OSHA, unlike NIOSH, was specifically created to protect workers by setting and enforcing "permissible exposure limits." So is the agency jumping into action? Not exactly.
Despite the severity and speed with which the butter flavoring chemicals appear to act, no regulations have been developed to prevent workers from breathing the mixture.

The Occupational Health and Safety Administration, the federal agency that enforces workplace safety standards, has focused instead on developing voluntary guidelines.

OSHA developed a brochure in October 2002 for the Popcorn Board, a Chicago-based industry group, to distribute to its members across the country, agency officials said.

The 10-page document recommends that microwave popcorn factories require workers to wear air-purifying respirators and goggles while working with flavoring chemicals. Other recommendations include instituting annual breathing tests for employees, installing adequate room ventilation and conducting air monitoring inside the plant.

A high-level OSHA official said the agency doesn't need specific regulations on butter flavoring to protect worker safety. A general provision in the law requires employers to provide a safe workplace. Any facility that fails to carry out OSHA's recommended controls and has a worker with flavoring-related lung disease could be subject to a citation, he said.

However, OSHA has not cited any of the companies where workers fell ill.
So the agency doesn't need no stinkin' regulations to protect workers safety? They are going to rely on the general duty clause? Which has not been used to protect a single worker from this toxin. In other words, blah, blah, blah.

We all know that OSHA has essentially gone out of the regulation business, that they have decided instead to rely on Alliances with industry associations. So what about the industry associations? Have they spread the good word, whipping their members into swift and effective action. Have they leapt in to fill the vast void left by OSHA's voluntary impotence? Again, not exactly.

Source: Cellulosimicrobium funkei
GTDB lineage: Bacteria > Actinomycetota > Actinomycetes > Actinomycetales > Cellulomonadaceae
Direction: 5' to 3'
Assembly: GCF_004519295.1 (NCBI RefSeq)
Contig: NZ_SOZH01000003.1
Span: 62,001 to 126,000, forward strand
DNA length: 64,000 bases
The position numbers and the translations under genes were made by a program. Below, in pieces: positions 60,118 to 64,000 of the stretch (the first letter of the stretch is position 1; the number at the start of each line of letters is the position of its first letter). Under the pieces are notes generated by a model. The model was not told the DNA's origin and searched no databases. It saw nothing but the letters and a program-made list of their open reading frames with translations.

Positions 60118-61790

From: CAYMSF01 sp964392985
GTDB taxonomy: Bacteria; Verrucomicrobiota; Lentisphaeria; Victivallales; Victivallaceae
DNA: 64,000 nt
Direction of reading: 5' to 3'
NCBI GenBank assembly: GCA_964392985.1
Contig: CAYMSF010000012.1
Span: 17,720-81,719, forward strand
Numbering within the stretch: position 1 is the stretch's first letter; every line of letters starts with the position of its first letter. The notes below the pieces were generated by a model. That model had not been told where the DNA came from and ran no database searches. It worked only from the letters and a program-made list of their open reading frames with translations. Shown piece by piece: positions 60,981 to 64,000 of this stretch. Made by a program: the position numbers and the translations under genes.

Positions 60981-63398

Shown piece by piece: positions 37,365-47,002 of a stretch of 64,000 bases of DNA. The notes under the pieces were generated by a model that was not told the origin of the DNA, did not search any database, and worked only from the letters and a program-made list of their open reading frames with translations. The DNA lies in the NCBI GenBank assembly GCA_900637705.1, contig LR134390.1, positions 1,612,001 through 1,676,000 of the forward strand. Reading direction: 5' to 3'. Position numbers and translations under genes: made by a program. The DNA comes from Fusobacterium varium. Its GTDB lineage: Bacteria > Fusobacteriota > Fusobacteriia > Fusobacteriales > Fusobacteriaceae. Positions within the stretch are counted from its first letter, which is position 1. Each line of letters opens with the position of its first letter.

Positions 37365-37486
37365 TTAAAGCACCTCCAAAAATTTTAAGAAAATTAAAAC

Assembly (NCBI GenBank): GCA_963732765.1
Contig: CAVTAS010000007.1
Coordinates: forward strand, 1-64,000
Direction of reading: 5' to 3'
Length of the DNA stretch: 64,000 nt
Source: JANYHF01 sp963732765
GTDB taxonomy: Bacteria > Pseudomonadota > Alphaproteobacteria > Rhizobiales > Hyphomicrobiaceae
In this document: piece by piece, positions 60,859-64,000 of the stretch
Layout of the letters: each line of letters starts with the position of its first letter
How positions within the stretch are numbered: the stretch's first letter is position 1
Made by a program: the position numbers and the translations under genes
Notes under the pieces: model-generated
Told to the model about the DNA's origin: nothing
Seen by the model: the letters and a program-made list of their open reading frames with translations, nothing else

In a statement issued last month, a spokesman for the flavoring manufacturers association said that the trade group held workshops on respiratory safety in 1997 and 2002 to educate its members.

"We take each report of a potential problem with the safety of flavors in manufacturing settings very seriously," executive director Glenn Roberts said. "Fortunately, such incidents are very rare in our industry. Our goal is to understand what happened, and work with the best medical and workplace safety experts to recommend to our members and customers any additional workplace safety measures that may be needed."

All of this exciting activity by OSHA and the flavoring association just makes me burst into song: one of my favorite pieces from My Fair Lady:

Sing me no song!
Read me no rhyme!
Don't waste my time,
Show me!

Please don't implore
Beg on the seats
Don't make all the speech
Show me!

(More here on the activities of the Flavoring and Extract Manufacturing Association.)